Davy Claus relays a tale of when unrelenting persistence and flexibility in his angling paid off.
Davy Claus – Persistence Pays Off
13th December 2022
Persistence pays off in the end.
The waiting game.
If you’re targeting big carp, a lot of the time things just don’t seem to want to fall into place. But luckily every now and then there are those moments or periods wherein the stars align, when your relentless efforts are rewarded and everything starts to work with, instead of against you.
The captures I would like to write about here are a textbook example of how persistence and flexibility very suddenly can pay off, when lady luck, for whatever reason, decides to join your side and the most hopeless of autumn campaigns can become one of the most rewarding ones in the blink of an eye.
The first one of those captures is an elusive common carp that lives in a 200 acre lake I’ve been fishing on and off for almost 20 years now. What is really special about this particular common, is that up until 2020 no one knew of its existence. With the lake being fished quite regularly, it is hard to grasp how it avoided getting caught all this time. That being said, since the first known capture in 2020, its behaviour seems to have changed, as my capture was now the third in line. Nonetheless it still feels like I’d got the winning ticket out of a lottery!
As is often the case the capture came by a stroke of luck after a chain of coincidences…
To go even further in trying to put this capture in the right perspective, I should inform you briefly on how my angling went that autumn. I had been chasing a very big carp on another lake much further from home through most of the summer and autumn. Since this particular fish was my main focus, I’ll refer to it as plan A. Due to the situation that came with plan A, I had to bear trough a six-week spell, during which I was unable to get the rods out. It involved burning through a lot of car fuel just to sleep in my van without fishing. Like being stuck on an airport waiting to check in for weeks on end.
At the same time, I was keeping an eye on Plan B, a windswept, and very deep 120 acre pit that was the home of another Belgian giant. As it goes, Plan B has its own set of difficulties and restrictions. There are only a handful of swims available on there of which only 2 really matter. And unsurprisingly these two swims were being fished in rota for months on end. In both the cases of plan A and plan B, I knew what I had signed up for, so I waited patiently, hoping an opportunity would come eventually. I did everything you should do as a carp angler, except actually putting a rig in the lake. On plan B I made secretive boat trips at night to get to know the lakes topography and bait up a certain area. I pinpointed the location of the lake’s small carp population by standing on the lookout during the late and early hours of the days. Come to think of it, in a way I experienced how the old UK close season must have been, with the small difference that other people were angling…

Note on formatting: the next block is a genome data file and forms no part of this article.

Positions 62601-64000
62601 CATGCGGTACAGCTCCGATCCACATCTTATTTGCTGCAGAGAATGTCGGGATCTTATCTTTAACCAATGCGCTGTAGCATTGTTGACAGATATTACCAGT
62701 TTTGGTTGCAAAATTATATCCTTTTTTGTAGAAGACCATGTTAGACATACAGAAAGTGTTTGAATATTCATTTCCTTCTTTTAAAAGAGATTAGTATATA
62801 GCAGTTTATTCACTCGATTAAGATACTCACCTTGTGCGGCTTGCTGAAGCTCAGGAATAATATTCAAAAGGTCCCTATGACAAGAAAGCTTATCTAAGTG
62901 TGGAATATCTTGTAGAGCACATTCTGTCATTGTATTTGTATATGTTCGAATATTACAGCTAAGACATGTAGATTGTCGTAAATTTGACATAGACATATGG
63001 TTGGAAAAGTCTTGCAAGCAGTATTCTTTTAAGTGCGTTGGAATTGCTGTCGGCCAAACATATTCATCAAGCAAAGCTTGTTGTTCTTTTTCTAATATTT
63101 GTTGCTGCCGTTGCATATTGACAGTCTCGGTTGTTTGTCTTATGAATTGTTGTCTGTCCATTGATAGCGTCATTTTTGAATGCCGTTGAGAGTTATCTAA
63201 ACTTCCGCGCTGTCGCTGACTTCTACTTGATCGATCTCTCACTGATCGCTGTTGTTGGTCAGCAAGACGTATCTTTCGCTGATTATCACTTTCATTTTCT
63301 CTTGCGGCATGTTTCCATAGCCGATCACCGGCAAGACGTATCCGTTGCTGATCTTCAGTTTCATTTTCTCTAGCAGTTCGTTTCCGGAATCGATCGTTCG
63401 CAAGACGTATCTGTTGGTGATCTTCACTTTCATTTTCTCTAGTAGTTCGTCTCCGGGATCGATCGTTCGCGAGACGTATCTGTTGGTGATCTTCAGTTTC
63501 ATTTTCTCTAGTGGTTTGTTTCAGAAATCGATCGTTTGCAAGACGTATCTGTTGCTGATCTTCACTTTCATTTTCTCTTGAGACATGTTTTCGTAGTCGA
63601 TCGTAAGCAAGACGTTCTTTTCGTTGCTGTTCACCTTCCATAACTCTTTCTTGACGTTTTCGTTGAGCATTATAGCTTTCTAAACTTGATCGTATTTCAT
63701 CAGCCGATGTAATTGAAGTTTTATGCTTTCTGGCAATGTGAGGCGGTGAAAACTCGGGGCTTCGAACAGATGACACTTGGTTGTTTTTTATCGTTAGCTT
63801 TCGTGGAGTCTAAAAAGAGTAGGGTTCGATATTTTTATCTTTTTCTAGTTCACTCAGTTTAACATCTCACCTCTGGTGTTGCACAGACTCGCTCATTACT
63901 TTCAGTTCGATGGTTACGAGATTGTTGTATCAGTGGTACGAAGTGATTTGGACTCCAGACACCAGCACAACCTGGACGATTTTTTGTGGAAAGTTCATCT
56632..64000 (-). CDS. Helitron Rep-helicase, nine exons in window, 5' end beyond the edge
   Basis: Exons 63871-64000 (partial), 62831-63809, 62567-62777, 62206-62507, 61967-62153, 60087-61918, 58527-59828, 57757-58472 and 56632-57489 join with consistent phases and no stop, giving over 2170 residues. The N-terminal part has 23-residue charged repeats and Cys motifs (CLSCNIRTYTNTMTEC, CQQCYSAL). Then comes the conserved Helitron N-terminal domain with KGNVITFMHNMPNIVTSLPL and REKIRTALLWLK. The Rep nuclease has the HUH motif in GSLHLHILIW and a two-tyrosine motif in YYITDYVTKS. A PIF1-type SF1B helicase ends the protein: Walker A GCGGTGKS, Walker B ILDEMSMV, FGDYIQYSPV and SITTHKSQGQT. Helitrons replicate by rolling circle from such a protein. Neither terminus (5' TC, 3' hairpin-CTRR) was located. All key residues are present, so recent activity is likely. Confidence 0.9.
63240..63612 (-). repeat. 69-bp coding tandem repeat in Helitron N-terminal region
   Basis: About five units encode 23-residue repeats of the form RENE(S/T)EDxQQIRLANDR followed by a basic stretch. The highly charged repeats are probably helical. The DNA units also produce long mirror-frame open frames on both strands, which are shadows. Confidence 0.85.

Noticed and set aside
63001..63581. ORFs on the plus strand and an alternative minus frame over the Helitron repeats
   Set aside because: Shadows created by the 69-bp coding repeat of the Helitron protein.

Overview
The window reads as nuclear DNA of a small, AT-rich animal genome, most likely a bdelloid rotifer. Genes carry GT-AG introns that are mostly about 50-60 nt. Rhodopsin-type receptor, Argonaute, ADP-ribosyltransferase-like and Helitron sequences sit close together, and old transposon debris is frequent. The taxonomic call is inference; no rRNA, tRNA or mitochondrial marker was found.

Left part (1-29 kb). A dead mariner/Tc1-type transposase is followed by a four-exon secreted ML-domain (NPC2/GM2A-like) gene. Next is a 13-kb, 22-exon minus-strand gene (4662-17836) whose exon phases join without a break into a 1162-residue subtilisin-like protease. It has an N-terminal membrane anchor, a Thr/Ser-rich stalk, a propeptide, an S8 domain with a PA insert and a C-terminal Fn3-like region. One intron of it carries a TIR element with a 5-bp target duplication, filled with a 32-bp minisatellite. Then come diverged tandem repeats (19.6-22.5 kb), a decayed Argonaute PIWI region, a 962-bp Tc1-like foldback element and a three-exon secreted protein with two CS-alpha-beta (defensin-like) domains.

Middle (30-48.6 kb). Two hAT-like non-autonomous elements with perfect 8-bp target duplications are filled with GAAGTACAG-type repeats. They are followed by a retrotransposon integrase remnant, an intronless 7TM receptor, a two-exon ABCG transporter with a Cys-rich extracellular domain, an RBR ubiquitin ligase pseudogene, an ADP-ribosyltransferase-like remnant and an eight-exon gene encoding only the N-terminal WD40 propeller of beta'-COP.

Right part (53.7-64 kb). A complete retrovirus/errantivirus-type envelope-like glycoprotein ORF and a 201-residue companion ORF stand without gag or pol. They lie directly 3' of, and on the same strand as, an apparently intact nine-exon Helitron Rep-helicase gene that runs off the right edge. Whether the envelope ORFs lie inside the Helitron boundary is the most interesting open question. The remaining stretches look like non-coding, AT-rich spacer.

This period of perseverance (which lasted from halfway September to the end of October), ended when my car broke down on the way back from another fruitless journey to Plan A. Getting the old vehicle repaired was quite a palaver that took the best part of a week. And as luck would have it, the targeted monster at Plan A made it’s once a year appearance exactly during that week. After all the hard work I’d put into that campaign it really was a blow in my face. But I managed to accept my defeat quickly and refocus. It was time for Plan C!
The local lake I was so familiar with seemed my best bet to profit from one of those late October Atlantic depressions, that hung over Belgium at the time. So as soon as I got the car back (and after quick detour to bait up Plan B), I started preparing everything needed for Plan C.
I drove over to the lake to bait up the chosen spot once. Not wanting to lose any time, I wetted the lines one day later, and stood there baffled when the big common showed up in front of the landing net only a few hours later…
After standing in the waiting line for six weeks on end it really was a boost for the ego, and food for the soul.
Little did I know that this was to be only the first of a few special captures…
Another special one.
The second capture I would like to tell you about came very shortly after the first.
Trying to make the most out of that last weekend of October, with splendid weather conditions, I did go back to the big lake the day after I caught the elusive common. Strengthened by the result of the previous day I chose not to change the tactics. Although I went in with a bit more bait when I started, trying to dodge the more recently stocked, smaller commons.
Shortly after I’d gotten the rods in order, two mates dropped by for a visit. When bite time came, one of them made a remark about me being a bit on edge. As I was frequently interrupting my continuous staring at the spot, I was fishing to check the time, or have a close look at the rods.